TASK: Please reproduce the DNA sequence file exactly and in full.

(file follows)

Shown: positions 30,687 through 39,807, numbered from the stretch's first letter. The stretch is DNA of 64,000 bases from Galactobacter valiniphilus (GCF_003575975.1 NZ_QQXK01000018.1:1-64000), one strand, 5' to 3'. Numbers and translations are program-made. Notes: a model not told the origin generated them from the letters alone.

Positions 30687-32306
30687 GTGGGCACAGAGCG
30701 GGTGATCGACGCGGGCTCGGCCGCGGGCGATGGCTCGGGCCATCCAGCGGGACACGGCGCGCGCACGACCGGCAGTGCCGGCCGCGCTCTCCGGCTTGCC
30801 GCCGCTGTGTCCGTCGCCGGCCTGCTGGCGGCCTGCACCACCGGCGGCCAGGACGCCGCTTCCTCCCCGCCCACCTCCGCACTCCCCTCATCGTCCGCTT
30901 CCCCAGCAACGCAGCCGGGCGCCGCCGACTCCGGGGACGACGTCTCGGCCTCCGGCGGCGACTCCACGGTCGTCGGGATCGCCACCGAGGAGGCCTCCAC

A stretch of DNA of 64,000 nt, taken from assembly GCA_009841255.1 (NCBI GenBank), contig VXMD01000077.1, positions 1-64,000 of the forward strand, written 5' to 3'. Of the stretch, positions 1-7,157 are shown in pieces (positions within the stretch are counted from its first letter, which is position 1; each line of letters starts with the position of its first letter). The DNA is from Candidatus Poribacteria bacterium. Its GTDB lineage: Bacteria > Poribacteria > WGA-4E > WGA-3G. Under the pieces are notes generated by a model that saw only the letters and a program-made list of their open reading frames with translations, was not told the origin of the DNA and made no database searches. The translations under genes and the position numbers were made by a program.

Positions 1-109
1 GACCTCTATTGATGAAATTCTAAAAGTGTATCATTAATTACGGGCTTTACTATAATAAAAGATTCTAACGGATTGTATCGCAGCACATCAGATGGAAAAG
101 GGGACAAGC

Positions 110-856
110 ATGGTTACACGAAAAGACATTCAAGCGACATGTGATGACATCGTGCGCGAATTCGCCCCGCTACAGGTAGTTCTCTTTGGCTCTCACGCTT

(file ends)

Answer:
Shown: positions 30,687 through 39,807, numbered from the stretch's first letter. The stretch is DNA of 64,000 bases from Galactobacter valiniphilus (GCF_003575975.1 NZ_QQXK01000018.1:1-64000), one strand, 5' to 3'. Numbers and translations are program-made. Notes: a model not told the origin generated them from the letters alone.

Positions 30687-32306
30687 GTGGGCACAGAGCG
30701 GGTGATCGACGCGGGCTCGGCCGCGGGCGATGGCTCGGGCCATCCAGCGGGACACGGCGCGCGCACGACCGGCAGTGCCGGCCGCGCTCTCCGGCTTGCC
30801 GCCGCTGTGTCCGTCGCCGGCCTGCTGGCGGCCTGCACCACCGGCGGCCAGGACGCCGCTTCCTCCCCGCCCACCTCCGCACTCCCCTCATCGTCCGCTT
30901 CCCCAGCAACGCAGCCGGGCGCCGCCGACTCCGGGGACGACGTCTCGGCCTCCGGCGGCGACTCCACGGTCGTCGGGATCGCCACCGAGGAGGCCTCCAC

A stretch of DNA of 64,000 nt, taken from assembly GCA_009841255.1 (NCBI GenBank), contig VXMD01000077.1, positions 1-64,000 of the forward strand, written 5' to 3'. Of the stretch, positions 1-7,157 are shown in pieces (positions within the stretch are counted from its first letter, which is position 1; each line of letters starts with the position of its first letter). The DNA is from Candidatus Poribacteria bacterium. Its GTDB lineage: Bacteria > Poribacteria > WGA-4E > WGA-3G. Under the pieces are notes generated by a model that saw only the letters and a program-made list of their open reading frames with translations, was not told the origin of the DNA and made no database searches. The translations under genes and the position numbers were made by a program.

Positions 1-109
1 GACCTCTATTGATGAAATTCTAAAAGTGTATCATTAATTACGGGCTTTACTATAATAAAAGATTCTAACGGATTGTATCGCAGCACATCAGATGGAAAAG
101 GGGACAAGC

Positions 110-856
110 ATGGTTACACGAAAAGACATTCAAGCGACATGTGATGACATCGTGCGCGAATTCGCCCCGCTACAGGTAGTTCTCTTTGGCTCTCACGCTT